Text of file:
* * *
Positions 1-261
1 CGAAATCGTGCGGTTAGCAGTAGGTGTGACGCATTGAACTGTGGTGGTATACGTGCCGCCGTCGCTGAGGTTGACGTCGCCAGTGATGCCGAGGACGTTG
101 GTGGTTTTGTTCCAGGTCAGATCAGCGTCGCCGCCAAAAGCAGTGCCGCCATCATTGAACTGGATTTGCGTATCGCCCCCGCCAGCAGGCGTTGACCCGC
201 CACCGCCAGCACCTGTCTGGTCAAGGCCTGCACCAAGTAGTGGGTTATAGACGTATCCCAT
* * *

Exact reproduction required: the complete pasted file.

Positions 1-261
1 CGAAATCGTGCGGTTAGCAGTAGGTGTGACGCATTGAACTGTGGTGGTATACGTGCCGCCGTCGCTGAGGTTGACGTCGCCAGTGATGCCGAGGACGTTG
101 GTGGTTTTGTTCCAGGTCAGATCAGCGTCGCCGCCAAAAGCAGTGCCGCCATCATTGAACTGGATTTGCGTATCGCCCCCGCCAGCAGGCGTTGACCCGC
201 CACCGCCAGCACCTGTCTGGTCAAGGCCTGCACCAAGTAGTGGGTTATAGACGTATCCCAT